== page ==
Manufacturing companies looking for creative solutions to build the talent pool, especially to fill more skilled positions, should consider the TN work visa.

A work visa available to citizens of Mexico and Canada, the TN is among the Immigration and Nationality Act’s alphabet soup of temporary work visas. Many other immigration solutions under the Act (such as H-1B, L-1, O-1, and E-3 visas) often are not feasible due to timing, lack of available visas, or competition for workers.

However, the TN is appealing to many U.S. companies for the variety of occupations covered and the ease of obtaining workers. It is available for the identified, acceptable occupations deemed “professional” as part of the North American Free Trade Agreement – now called the United States-Mexico-Canada Agreement.

“Engineer” is a professional category of particular interest to manufacturers. The Engineer category is broad. It includes positions that require at least a baccalaureate or Licenciatura degree in an engineering discipline or a state/provincial license. This would cover manufacturing engineers, industrial engineers, mechanical engineers, civil engineers, and the like. Software engineers can also be covered.

Obtaining a TN visa is relatively straightforward. The candidate can apply directly from Mexico (at a U.S. consulate) or from Canada (at the port-of-entry). This provides a quicker way to bring them into the United States as compared to other visa types. Further, workers on TN visas are admitted for three years and can continue to extend their stays for three years at a time. Some workers have been in TN status for more than 10 years.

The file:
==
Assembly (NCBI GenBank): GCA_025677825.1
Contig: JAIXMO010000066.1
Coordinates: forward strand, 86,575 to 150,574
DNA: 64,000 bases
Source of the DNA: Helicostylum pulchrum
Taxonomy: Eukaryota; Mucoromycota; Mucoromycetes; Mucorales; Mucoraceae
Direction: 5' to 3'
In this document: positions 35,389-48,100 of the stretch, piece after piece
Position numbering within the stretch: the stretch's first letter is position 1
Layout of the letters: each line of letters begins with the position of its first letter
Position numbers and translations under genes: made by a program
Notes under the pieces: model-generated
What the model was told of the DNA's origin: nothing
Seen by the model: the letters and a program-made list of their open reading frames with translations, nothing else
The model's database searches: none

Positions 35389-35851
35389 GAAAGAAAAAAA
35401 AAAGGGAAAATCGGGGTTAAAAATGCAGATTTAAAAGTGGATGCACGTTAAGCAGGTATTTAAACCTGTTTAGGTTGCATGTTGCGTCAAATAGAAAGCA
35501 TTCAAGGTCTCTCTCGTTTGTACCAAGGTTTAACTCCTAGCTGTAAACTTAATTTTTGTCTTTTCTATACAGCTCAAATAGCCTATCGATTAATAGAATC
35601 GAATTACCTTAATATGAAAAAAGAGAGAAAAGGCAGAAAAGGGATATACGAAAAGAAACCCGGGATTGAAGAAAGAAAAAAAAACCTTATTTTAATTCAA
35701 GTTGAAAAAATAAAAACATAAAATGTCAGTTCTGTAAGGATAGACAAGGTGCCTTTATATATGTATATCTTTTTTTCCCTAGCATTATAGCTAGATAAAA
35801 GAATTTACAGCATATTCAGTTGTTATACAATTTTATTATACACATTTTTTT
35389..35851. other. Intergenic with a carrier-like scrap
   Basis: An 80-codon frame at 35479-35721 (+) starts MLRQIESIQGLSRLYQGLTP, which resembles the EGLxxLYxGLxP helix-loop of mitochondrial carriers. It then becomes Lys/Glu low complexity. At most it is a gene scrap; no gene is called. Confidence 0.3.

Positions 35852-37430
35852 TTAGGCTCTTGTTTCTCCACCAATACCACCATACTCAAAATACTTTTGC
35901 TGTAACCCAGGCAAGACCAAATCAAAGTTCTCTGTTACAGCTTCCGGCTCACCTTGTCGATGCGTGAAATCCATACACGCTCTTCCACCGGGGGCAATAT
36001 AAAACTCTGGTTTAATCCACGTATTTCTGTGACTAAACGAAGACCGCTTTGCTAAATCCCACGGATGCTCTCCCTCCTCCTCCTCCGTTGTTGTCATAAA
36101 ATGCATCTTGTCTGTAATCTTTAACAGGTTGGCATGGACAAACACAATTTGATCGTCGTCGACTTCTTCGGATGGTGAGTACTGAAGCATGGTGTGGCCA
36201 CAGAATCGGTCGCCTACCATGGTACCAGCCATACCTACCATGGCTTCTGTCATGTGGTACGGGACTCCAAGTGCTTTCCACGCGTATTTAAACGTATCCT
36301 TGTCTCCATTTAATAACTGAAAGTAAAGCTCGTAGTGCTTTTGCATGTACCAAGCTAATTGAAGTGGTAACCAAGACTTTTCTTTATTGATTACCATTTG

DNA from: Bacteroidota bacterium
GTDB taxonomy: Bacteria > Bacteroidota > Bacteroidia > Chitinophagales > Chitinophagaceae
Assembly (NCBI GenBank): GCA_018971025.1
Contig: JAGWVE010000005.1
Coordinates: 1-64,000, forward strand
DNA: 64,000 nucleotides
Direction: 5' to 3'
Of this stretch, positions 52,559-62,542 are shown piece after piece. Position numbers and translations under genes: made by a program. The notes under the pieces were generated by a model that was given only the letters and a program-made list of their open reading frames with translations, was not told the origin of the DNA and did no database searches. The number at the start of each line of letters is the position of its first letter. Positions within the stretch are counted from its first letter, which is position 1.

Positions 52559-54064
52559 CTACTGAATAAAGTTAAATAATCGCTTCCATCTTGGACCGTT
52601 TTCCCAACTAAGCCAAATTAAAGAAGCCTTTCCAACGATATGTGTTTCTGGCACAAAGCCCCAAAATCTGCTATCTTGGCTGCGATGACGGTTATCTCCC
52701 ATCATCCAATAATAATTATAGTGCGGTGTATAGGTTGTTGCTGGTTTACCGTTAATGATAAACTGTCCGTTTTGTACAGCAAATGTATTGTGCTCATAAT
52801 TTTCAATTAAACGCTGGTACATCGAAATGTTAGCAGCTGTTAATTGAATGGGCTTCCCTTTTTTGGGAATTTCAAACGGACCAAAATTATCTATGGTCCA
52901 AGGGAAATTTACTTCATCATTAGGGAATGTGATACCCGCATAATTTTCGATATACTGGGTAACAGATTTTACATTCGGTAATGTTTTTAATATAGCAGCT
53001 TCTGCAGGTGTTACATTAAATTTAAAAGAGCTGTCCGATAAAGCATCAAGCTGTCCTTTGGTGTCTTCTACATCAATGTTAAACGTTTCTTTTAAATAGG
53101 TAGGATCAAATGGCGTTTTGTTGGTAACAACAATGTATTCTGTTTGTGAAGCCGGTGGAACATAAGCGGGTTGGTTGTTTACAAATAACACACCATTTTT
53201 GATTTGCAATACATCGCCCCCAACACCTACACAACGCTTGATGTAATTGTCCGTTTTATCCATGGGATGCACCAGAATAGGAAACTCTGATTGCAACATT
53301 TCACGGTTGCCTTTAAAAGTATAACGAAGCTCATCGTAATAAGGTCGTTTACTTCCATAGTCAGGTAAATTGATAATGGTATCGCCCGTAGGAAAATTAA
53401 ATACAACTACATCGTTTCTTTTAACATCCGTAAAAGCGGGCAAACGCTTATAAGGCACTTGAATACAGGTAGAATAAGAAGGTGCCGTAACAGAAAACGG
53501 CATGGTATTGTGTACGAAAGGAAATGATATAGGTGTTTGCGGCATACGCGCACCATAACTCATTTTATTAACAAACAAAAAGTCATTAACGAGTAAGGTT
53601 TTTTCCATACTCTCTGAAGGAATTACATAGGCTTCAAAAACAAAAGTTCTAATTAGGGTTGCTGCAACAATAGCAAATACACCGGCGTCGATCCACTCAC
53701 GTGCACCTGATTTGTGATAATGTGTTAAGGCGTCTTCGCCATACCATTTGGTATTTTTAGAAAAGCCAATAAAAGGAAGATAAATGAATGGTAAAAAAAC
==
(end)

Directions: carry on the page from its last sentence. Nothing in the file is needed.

Further, a worker in TN status can bring their family with them as dependents, known as TDs. A downside to the TN is that dependent spouses cannot work in the United States. A family may decide not to pursue moving to the United States because the spouse is unable to work. Where the employee lives near the border, the family may remain living in Canada or Mexico and the TN employee commutes each day to work in the United States.